Recall of unsafe pool gate latches that pose a drowning risk for children

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This announcement is for: 
ConsumerProduct safety

A voluntary recall is underway of unsafe components of gate latches for swimming pool fences which can cause the gate to be locked in an open position, posing a potential drowning risk for children.

The strike component is being recalled, contained in the following latches:

  • SafeTech Top Pull Pool Gate Latch (Key Lockable)
  • G8Safe Top Pull Pool Gate Latch (Key Lockable)
  • SafeTech TriLatch (Key Lockable)
  • G8Safe TriLatch (Key Lockable)

These products are also available for purchase as part of the following kits:

  • SafeTech Trade Packs (Key Lockable)
  • G8Safe Megapack (Key Lockable)

An investigation into the imported products found that they do not comply with Australian standards relating to safety barriers for swimming pools. If the gate is open, turning the key in the striker component of the gate latch may cause the gate to remain locked in the open position which will not prevent unsupervised access to the pool area.

They were sold exclusively through Bunnings Warehouse stores in Australia, the hardware chain reporting that more than 80,700 non-compliant units have been sold throughout Australian since January 2014, with an estimated 8,500 sold in WA.

The supplier of the product in Australia, SafeTech Hardware Pty Ltd, has initiated a voluntary recall and advised affected consumers to disable the key lock mechanism by removing the key from the striker and filling the key hole with waterproof adhesive and register for a replacement striker.  Once the key lock is disabled the pool latch is compliant with Australian Pool Safety Standards.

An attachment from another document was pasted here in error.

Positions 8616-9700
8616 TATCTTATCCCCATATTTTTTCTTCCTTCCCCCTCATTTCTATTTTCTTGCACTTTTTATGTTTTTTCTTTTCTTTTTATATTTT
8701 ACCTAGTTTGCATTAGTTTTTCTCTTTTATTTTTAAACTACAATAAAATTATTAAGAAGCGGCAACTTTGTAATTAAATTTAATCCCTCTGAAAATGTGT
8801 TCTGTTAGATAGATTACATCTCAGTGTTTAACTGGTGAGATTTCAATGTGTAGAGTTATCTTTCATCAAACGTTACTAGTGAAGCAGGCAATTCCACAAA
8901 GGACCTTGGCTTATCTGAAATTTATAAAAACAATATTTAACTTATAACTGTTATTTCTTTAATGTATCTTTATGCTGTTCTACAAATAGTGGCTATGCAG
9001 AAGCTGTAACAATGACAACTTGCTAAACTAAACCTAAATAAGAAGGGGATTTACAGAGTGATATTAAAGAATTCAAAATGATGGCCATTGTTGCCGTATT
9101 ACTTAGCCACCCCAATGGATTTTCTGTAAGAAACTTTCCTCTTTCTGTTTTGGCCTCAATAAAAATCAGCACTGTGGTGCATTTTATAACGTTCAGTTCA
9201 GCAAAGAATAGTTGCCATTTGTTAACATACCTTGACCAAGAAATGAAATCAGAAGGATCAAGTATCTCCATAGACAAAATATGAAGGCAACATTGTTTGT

Commissioner for Consumer Protection David Hillyard appeals to householders to urgently check their pool gate latches and their components.

“This is a very serious safety issue so I urge all owners and residents of properties with pools to ensure the recalled components are not fitted to their pool gates and, if they are, to take urgent action,” Mr Hillyard said.

“Consumers should immediately disable the key lock mechanism by removing the key from the striker, or filling the key hole with a waterproof adhesive. It is important to note that disabling the key mechanism will not affect your existing pool compliance status or its ability to latch and secure the gate.

“As an ultimate remedy, consumers will be offered either a keyless striker or a replacement lockable striker for the latch.”

Affected consumers should register their details by phoning 1300 034 096 or visiting http://www.safetechhardware.com.au. The replacement product will come with "How to Change Your Striker" instructions, which are also available on the SafeTech Hardware website.

Building Commissioner Ken Bowron said laws specify that swimming pool gates must have the correct locking mechanisms.

“Now that this recall has been announced, private home owners and landlords with rental properties that have pools are obliged to check that the gate latches are compliant with Australian safety standards,” Mr Bowron said.

“Failure to replace the non-compliant striker means the home owner or landlord could be held liable should there be a drowning incident or tragedy, so urgent action is needed.”

Product safety recalls are listed at www.recalls.gov.au and general information on product safety is available at www.productsafety.gov.au. WA consumers can make enquiries with Consumer Protection by email consumer@dmirs.wa.gov.au or by calling 1300 30 40 54.

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Media Contact: Alan Hynd, (08) 6552 9248 / 0429 078 791 / alan.hynd@dmirs.wa.gov.au  

g8safe_pool_gate_latch.jpg
g8safe_pool_gate_latch.jpg, by ahynd
G8SAFE swimming pool gate latch

 

Building Commission / Consumer Protection
Media release
29 Mar 2018

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